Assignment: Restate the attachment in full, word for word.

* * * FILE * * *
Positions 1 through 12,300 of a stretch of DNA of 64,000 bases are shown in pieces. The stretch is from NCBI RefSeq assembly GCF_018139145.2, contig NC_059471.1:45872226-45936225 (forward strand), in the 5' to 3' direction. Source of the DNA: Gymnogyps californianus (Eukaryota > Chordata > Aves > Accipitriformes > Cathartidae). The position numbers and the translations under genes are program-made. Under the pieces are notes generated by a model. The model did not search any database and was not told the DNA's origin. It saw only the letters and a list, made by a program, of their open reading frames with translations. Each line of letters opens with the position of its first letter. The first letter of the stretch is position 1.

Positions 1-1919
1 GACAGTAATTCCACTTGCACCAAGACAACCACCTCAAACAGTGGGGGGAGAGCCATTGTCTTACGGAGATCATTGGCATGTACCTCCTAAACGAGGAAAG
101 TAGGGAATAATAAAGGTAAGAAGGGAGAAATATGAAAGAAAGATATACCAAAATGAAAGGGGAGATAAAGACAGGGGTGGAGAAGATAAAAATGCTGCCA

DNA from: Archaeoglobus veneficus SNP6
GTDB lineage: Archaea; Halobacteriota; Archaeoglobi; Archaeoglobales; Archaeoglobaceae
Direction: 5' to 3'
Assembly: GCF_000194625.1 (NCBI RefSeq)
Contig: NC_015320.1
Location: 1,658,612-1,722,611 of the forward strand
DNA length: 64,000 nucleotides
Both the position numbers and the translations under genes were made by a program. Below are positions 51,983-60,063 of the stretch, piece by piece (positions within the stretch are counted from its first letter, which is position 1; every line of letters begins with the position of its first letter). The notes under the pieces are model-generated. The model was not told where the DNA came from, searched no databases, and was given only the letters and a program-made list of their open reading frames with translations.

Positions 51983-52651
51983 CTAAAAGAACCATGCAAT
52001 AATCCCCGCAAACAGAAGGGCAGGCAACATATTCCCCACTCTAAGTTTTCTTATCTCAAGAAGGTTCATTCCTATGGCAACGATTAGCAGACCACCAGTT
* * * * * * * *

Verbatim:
Positions 1 through 12,300 of a stretch of DNA of 64,000 bases are shown in pieces. The stretch is from NCBI RefSeq assembly GCF_018139145.2, contig NC_059471.1:45872226-45936225 (forward strand), in the 5' to 3' direction. Source of the DNA: Gymnogyps californianus (Eukaryota > Chordata > Aves > Accipitriformes > Cathartidae). The position numbers and the translations under genes are program-made. Under the pieces are notes generated by a model. The model did not search any database and was not told the DNA's origin. It saw only the letters and a list, made by a program, of their open reading frames with translations. Each line of letters opens with the position of its first letter. The first letter of the stretch is position 1.

Positions 1-1919
1 GACAGTAATTCCACTTGCACCAAGACAACCACCTCAAACAGTGGGGGGAGAGCCATTGTCTTACGGAGATCATTGGCATGTACCTCCTAAACGAGGAAAG
101 TAGGGAATAATAAAGGTAAGAAGGGAGAAATATGAAAGAAAGATATACCAAAATGAAAGGGGAGATAAAGACAGGGGTGGAGAAGATAAAAATGCTGCCA

DNA from: Archaeoglobus veneficus SNP6
GTDB lineage: Archaea; Halobacteriota; Archaeoglobi; Archaeoglobales; Archaeoglobaceae
Direction: 5' to 3'
Assembly: GCF_000194625.1 (NCBI RefSeq)
Contig: NC_015320.1
Location: 1,658,612-1,722,611 of the forward strand
DNA length: 64,000 nucleotides
Both the position numbers and the translations under genes were made by a program. Below are positions 51,983-60,063 of the stretch, piece by piece (positions within the stretch are counted from its first letter, which is position 1; every line of letters begins with the position of its first letter). The notes under the pieces are model-generated. The model was not told where the DNA came from, searched no databases, and was given only the letters and a program-made list of their open reading frames with translations.

Positions 51983-52651
51983 CTAAAAGAACCATGCAAT
52001 AATCCCCGCAAACAGAAGGGCAGGCAACATATTCCCCACTCTAAGTTTTCTTATCTCAAGAAGGTTCATTCCTATGGCAACGATTAGCAGACCACCAGTT